In yet another example of post-election continuing BDS (that's, er, "Bush Derangement Syndrome," natch) the Detroit Free Press's Rochelle Riley has called upon Speaker Nancy Pelosi to begin impeachment proceedings against George Bush "for [the] economy's sake."
Pelosi wouldn’t have to start from scratch: Rep. Dennis Kucinich, the bravest member of Congress, introduced legislation 11 months ago to impeach the president and vice president. Last January, the House gave a first reading of one of those articles of impeachment. Our own Rep. John Conyers, chair of the House Judiciary Committee, joined 38 other representatives to sponsor HR 635, which would form a committee to look into whether there are grounds for impeachment. Revive that effort!
Last week, Rep. Jerrold Nadler, D-New York, submitted a resolution demanding that Bush stop issuing “pre-emptive pardons of senior officials in his administration during the final 90 days of office.”
Nadler said in news reports that he was moved to action by the president’s “widespread abuses of power and potentially criminal transgressions against our Constitution” and that he wanted to prevent the “undeserved pardons of officials who may have been co-conspirators in the president’s unconstitutional policies, such as torture, illegal surveillance and curtailing of due process for defendants.”
Nadler is storming the beach; others should join him.
If Congress moves quickly and forces the president to focus on impeachment, then he won’t have so much time to push through last-minute regulatory changes that will continue to hurt our country and our ideals. He already has pushed deregulation that would allow employers to talk directly with employees’ doctors and allow power companies to build polluting facilities close to national parks.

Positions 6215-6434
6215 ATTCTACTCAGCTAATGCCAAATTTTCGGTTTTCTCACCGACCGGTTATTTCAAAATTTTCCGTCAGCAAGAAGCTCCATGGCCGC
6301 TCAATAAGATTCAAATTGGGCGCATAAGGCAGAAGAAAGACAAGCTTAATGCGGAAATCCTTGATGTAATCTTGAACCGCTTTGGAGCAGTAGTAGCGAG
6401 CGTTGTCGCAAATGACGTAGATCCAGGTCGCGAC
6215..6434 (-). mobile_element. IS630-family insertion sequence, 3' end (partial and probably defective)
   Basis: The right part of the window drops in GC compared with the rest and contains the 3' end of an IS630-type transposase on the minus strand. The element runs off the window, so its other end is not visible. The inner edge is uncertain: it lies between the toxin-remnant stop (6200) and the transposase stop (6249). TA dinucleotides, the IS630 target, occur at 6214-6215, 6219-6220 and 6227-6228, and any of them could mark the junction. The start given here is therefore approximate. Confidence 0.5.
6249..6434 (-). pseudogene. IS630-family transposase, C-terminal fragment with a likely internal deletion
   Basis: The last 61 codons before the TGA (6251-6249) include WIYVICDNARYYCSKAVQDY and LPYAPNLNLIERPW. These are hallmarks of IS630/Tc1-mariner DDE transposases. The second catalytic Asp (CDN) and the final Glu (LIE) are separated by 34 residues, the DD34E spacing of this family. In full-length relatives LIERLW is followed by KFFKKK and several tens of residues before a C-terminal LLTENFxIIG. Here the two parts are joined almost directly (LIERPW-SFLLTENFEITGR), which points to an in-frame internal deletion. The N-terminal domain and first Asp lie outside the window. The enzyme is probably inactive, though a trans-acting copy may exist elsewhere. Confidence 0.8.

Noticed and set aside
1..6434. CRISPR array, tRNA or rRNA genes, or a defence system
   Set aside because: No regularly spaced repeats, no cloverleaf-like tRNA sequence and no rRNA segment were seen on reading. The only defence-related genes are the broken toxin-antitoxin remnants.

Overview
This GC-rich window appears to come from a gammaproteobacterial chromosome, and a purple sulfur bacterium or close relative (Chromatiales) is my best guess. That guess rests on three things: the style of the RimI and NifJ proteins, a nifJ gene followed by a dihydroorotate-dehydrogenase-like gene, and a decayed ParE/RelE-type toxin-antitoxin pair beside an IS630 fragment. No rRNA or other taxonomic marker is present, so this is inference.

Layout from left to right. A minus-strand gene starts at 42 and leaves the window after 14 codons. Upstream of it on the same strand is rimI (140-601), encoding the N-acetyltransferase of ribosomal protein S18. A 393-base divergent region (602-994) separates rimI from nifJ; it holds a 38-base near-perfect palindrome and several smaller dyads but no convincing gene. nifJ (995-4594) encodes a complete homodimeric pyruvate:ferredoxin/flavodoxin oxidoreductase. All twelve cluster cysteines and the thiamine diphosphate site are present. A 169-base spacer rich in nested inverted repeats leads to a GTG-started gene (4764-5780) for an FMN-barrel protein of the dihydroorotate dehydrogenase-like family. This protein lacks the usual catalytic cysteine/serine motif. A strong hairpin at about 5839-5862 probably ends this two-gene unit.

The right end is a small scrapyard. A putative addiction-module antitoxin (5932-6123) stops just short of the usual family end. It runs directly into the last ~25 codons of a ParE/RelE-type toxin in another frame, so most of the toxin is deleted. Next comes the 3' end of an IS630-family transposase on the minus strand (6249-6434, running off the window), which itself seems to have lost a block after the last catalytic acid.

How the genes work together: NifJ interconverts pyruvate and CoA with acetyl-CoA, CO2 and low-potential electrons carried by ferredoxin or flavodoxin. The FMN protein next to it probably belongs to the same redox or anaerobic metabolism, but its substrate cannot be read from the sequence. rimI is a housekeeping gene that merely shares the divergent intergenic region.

Oh no! President Bush, who's been in office almost eight full years, must be removed from office now -- with a whole fifty-four days remaining in his presidency! The life of the U.S. economy depends on it!
Please. Somehow it escapes Ms. Riley that soon-to-be-President Obama, in conjunction with a Democratic House and Democratic Senate, could quite easily rescind and/or replace any "last-minute regulatory changes" etc. that Mr. Bush could somehow "push through."
Regarding presidential pardons, Riley grossly misleads her readers with the following statement:
If Congress isn’t careful, the president who already has issued 171 pardons could also pardon every appointee and employee he has ever had – and their dogs.
This clearly implies that the 171 figure is quite high ("already issued"); in fact, President Bush has been, in the words of the Associated Press, "stingy" in issuing pardons during his two terms. Compared to the number of pardons issued by other two-term chief execs, Presidents Clinton and Reagan respectively, the 171 issued by George Bush is less than half.
(Photo credit: Jewish World Review.)
(h/t to NB reader "Conservative Blues.")